Hall of Fame Welcomes Jason Kidd and Rod Thorn
Class of 2018 introduced and presented with jackets, though Kidd is unable to attend
SPRINGFIELD, Mass. — Rod Thorn's first step into the big-time basketball world came when he arrived on the campus of West Virginia University as an acclaimed freshman after an eye-catching high school career. Freshmen weren't eligible for varsity ball at the time, and the Mountaineers were led by another in-state star, the legendary Jerry West.
"I was supposed to be the next Jerry West," said Thorn, "and that wasn't going to happen."
But the friendship remained. And nearly 60 years later, the two are connected again as West will present Thorn for his induction into the Basketball Hall of Fame on Friday evening.
Thorn was introduced with the rest of the Class of 2018 on Thursday afternoon at the Hall of Fame, where each inductee received their "Naismith Orange" jackets. But a fellow inductee with whom Thorn is also inextricably linked, Jason Kidd, was not on hand.
Dealing with an illness, Kidd was unable to travel, although it's hoped he will be able to make it in time for Friday's ceremony.
In company like this, ties that bind are inevitable. Kidd and fellow inductee Grant Hill were drafted back-to-back with the second and third picks in the 1994 NBA Draft, and shared the Rookie of the Year Award a year later.
"I apologized to Jason, because I'm like, you can't escape me man. I'm always here or around the corner," said Hill. "There has been a connection, and a friendship, back when guys on different teams weren't friends back in the '90s. There was always a mutual respect. I loved the way he approached the game, how he played. We came in together, Rookie of the Year, we retired within days of each other. And lo and behold here we are going in to the Hall of Fame.
"We never played together. I missed the Olympics in 2000, I got hurt. All-Stars we were always against each other early in my career. To say now that we're classmates, we're teammates, it's pretty special."
Steve Nash, like Kidd one of the elite point guards of their generation, was his teammate for two seasons in Phoenix.
"Unbelievable player. Incredible athlete. Great vision. Amazing competitor," said Nash. "One of the best point guards we've ever had in this league. We go back to our college days. Having a chance to play with him and enter the Hall of Fame with him is fitting in some respects. Such an honor for me to be able to share this with him."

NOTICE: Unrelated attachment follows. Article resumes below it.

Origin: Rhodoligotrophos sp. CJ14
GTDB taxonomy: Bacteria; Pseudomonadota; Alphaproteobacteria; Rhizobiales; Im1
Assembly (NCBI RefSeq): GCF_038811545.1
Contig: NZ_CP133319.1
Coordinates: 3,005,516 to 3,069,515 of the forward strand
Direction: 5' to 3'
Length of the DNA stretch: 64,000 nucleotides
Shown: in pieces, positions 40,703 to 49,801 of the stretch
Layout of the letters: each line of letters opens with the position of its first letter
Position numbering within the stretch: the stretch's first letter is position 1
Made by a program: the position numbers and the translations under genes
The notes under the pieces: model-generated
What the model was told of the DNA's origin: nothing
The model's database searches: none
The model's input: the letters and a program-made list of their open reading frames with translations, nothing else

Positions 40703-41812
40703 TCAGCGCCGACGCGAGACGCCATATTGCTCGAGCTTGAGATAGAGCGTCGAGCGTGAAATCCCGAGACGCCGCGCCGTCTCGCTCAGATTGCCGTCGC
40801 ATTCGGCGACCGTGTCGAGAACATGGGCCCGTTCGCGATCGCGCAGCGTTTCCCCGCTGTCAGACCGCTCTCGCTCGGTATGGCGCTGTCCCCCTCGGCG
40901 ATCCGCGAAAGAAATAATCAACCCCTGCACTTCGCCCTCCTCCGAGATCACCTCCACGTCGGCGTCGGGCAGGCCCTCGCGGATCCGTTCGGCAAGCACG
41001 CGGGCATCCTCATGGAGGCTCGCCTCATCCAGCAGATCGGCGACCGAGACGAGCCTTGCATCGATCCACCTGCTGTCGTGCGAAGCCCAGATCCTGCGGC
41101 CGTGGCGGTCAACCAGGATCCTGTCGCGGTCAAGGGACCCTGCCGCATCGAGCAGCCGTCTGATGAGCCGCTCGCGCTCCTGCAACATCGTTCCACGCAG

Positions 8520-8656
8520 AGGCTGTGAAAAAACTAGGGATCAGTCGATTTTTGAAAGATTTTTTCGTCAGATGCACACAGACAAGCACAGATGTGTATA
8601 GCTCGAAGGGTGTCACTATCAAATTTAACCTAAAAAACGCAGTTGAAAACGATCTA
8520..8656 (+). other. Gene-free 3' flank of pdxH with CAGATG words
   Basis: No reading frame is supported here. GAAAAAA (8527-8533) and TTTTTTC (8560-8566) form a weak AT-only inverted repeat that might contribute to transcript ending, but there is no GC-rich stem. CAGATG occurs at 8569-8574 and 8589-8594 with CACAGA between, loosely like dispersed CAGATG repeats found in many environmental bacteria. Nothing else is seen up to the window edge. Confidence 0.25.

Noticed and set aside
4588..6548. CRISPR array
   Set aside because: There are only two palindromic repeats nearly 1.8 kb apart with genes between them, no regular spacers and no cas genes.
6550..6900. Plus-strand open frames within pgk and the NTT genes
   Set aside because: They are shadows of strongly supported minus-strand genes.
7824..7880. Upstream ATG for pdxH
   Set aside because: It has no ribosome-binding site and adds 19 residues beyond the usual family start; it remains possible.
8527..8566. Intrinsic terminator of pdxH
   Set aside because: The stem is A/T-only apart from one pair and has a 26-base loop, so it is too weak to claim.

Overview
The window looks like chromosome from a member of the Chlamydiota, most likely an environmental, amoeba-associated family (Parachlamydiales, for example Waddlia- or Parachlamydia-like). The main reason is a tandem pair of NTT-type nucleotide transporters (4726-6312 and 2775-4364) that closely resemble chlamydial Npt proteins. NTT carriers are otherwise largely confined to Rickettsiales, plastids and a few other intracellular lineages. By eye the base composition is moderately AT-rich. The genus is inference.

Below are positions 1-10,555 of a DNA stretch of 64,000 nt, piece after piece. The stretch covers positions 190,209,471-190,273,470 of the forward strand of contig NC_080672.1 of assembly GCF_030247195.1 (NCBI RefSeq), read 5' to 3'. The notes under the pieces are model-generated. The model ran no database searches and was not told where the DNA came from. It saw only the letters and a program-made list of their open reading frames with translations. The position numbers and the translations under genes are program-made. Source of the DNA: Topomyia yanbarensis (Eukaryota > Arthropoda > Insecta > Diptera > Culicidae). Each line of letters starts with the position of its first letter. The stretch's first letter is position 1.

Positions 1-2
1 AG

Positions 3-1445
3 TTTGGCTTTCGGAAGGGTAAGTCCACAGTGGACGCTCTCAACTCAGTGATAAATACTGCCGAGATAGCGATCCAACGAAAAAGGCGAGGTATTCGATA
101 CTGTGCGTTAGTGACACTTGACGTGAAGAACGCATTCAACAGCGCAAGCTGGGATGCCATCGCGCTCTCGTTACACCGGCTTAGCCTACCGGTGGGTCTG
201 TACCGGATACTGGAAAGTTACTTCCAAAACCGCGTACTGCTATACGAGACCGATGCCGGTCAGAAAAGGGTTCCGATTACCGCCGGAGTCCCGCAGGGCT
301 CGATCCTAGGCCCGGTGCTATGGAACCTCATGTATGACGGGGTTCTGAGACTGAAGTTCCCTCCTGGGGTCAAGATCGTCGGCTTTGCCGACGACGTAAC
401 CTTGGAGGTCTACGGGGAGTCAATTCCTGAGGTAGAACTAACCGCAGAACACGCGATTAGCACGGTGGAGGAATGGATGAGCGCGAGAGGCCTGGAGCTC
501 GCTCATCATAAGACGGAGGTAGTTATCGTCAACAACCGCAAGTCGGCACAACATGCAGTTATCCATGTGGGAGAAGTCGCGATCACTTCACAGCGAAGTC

Thorn, of course, is the man who brought Kidd to the Nets in the summer of 2001, leading to back-to-back NBA Finals appearances in 2002 and 2003 that altered the legacy of the player and the franchise.
"Very smart team led by Jason," said Thorn. "Great athleticism with Kenyon (Martin) and Richard Jefferson and Kerry Kittles in particular, and Jason. Great fast break team. We had guys that could finish. Jason could get the ball to them and great fast break team. Very good defensively because we could move. We had good movement. And there was great chemistry."
It led to six straight playoff appearances and four division titles in five years. Putting that team together -- the Nets had finished under .400 the three years before Thorn's dramatic summer of 2001 rebuild -- was a crowning achievement for Thorn, who also spent more than a decade in the league office, drafted Michael Jordan for the Chicago Bulls, and way back, got his post-playing career started on the bench as an assistant coach with the 1974 ABA champion New York Nets, led by Julius Erving.
"He was incredible," said Thorn. "Every night this guy would do unbelievably athletic things. He led the team in virtually every category, with the exception of 3-point shooting, I think he led the team in everything. He would guard whoever the best forward was. Every night play 40 minutes or plus. Great, great player."
Erving will be on hand Friday night as a presenter for both his former Philadelphia teammate, Maurice Cheeks, and Charlie Scott as an impressive class is inducted. There's also Ray Allen, Katie Smith and Tina Thompson, among others.
"Very humbling to be here. Very proud," said Thorn. "On the other hand, to be here it's just, at my age, you don't really think about it because the first time I was ever nominated was this year, and there were like 65 names on the list. So to tell you the truth, I didn't even think about it. Very, very happy. All of the people that have been responsible for me being here, I've had so many great breaks over the course of time, and it culminates here. So not a bad place to culminate."
So he wasn't the next Jerry West. He ended with a pretty fine basketball life of his own.
"It's been a great basketball life," said Thorn. "I've been very, very fortunate."
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